XMRV-No Contamination, Still No Replication!

Discussion in 'Fibromyalgia Main Forum' started by Wildaisy, Mar 14, 2011.

  1. Wildaisy

    Wildaisy New Member

    Since the publication of Lombardi et al. in Science magazine over sixteen months ago, the ME community has watched one group after another attempt to refute the finding of an association between ME, and the gammaretrovirus XMRV. Even with the publication of a confirmatory study, Lo et al, in August 2010, the story fed to the media and public, was that polytropic sequences must be considered to be a separate retrovirus to XMRV. Yet, XMRV is a polytropic/xenotropic hybrid, and therefore Lo et al. did indeed confirm the findings of the original paper.

    Others are now attempting to claim that the findings must be the result of contamination. They have proposed that this contamination resulted from a prostate cancer cell line called 22Rv1, which is known to be infected with what looks like XMRV. Yet, Lombardi et al and Lo et al did not use this cell line, the labs involved have never worked with mice, and mouse contamination has been rigorously ruled out in their samples, both by the authors and the CDC.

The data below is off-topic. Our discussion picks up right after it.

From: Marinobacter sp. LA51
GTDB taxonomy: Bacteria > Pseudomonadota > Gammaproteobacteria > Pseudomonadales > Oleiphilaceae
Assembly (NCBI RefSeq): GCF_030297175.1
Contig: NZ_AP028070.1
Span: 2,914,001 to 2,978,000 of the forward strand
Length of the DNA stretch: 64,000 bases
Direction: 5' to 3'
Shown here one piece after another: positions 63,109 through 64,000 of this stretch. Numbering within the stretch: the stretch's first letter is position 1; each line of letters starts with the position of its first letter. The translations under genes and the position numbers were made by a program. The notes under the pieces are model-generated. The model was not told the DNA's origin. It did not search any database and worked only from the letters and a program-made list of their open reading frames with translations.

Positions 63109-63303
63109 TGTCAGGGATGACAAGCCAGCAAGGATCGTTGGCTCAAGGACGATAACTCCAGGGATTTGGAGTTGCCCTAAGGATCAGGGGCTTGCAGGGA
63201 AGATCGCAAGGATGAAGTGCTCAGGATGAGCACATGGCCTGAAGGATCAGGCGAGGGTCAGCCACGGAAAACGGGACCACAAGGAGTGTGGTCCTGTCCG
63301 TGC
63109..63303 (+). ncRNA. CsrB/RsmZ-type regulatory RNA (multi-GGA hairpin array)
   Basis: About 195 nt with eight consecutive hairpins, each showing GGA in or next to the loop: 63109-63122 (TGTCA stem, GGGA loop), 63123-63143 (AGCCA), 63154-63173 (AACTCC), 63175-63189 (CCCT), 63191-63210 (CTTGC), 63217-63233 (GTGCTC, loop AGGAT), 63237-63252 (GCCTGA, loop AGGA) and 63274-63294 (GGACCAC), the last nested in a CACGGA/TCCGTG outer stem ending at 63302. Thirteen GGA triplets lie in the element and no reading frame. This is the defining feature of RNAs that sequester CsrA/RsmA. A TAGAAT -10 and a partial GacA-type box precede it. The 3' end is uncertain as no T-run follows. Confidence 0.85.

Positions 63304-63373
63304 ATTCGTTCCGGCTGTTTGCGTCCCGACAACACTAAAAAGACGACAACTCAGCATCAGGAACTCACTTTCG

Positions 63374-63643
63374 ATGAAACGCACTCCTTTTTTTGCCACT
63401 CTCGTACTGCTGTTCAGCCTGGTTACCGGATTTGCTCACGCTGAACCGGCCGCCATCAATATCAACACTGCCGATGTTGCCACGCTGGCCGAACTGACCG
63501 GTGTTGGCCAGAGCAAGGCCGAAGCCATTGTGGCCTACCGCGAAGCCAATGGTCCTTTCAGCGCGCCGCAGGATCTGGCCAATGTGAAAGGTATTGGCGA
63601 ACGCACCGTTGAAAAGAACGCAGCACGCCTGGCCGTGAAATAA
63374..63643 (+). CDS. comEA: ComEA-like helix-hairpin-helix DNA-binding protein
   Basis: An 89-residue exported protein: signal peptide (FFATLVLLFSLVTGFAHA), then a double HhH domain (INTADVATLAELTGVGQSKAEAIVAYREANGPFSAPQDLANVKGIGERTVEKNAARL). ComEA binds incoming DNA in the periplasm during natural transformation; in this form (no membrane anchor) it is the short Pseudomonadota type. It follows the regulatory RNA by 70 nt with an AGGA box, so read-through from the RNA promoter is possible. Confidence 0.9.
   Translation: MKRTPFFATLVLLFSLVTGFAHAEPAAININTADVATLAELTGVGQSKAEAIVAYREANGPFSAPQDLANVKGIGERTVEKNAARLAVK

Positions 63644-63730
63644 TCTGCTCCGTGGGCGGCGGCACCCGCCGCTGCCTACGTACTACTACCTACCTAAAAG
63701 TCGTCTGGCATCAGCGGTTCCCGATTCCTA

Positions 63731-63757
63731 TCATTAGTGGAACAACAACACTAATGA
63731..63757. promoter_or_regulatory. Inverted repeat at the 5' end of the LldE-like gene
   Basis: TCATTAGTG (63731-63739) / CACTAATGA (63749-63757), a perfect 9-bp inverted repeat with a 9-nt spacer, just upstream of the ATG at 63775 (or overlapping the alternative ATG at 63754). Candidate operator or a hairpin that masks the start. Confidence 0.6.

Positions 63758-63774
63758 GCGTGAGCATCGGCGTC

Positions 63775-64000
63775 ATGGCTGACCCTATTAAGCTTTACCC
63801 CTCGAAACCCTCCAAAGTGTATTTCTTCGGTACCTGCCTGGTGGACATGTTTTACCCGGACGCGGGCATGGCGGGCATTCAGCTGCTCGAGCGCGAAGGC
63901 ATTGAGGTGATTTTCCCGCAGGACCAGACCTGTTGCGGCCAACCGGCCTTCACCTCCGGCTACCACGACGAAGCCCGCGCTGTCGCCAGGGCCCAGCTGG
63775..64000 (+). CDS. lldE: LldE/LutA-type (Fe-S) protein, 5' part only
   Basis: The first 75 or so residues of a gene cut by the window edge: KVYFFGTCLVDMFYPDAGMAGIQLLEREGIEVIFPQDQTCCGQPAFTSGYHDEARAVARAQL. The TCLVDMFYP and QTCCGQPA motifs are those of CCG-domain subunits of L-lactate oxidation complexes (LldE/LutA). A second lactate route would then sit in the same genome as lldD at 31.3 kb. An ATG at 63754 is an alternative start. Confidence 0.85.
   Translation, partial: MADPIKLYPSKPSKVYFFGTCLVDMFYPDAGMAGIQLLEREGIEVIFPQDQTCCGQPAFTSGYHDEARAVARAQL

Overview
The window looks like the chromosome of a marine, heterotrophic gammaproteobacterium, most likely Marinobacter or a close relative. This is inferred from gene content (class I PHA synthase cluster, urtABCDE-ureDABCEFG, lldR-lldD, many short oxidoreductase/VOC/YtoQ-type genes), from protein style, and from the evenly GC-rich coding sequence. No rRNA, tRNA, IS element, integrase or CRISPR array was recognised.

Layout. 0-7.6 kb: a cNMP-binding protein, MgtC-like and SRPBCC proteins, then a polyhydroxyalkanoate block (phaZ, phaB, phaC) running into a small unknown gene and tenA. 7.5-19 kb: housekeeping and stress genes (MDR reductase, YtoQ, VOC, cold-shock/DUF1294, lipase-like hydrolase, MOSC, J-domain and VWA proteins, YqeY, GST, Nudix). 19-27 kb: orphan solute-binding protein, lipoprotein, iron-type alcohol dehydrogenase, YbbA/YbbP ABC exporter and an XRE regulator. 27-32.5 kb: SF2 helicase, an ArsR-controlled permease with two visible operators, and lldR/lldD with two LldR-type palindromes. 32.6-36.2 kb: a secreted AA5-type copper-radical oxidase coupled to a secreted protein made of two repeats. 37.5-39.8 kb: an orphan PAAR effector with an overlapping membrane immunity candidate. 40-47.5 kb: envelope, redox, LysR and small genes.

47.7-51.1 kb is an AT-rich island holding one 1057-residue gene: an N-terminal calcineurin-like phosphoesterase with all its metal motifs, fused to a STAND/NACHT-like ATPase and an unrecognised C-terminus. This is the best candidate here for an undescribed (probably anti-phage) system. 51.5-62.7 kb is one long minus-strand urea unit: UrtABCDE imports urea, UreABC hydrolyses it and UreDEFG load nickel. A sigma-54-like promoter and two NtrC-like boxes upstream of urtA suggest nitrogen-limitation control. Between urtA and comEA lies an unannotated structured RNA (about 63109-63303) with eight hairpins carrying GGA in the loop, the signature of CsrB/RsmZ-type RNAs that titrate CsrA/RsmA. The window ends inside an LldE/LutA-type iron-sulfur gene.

These researchers believe that as the cell line has been passaged through mice, XMRV was generated from two mouse viruses, a process called recombination. Using a new assay (test), they examined several generations of the cell line for XMRV, and were unable to detect XMRV in the earlier generations. However, it is unknown whether those assays were capable of detecting XMRV in those tissues if present. Furthermore, the later passages were stimulated with testosterone, which would raise the titre to a level where less clinically sensitive assays could detect XMRV. This research has therefore confirmed that XMRV is a retrovirus found in humans. These viruses are known to cause such pathology in other hosts; there is no reason to suspect that they do not do so in humans.

    The IMEA is therefore clear that research and funding are urgently needed. We are calling on all Governments to prioritise XMRV research and ban people with ME from donating blood. In particular, labs that have proven assays, such as the Whittemore Peterson Institute in the USA and IrsiCaixa in Spain, should now be supported with funding and assistance to quickly develop better and more reliable detection methods, and to investigate the pathogenesis and the potential need for treatment of this retrovirus in not only the diseases currently found to be associated with XMRV, but in those also suspected to have a retroviral cause. Delay is unacceptable considering the potential consequence this retrovirus may have on the human population.

    CEO: Louise Gunn, United Kingdom

    14 March 2011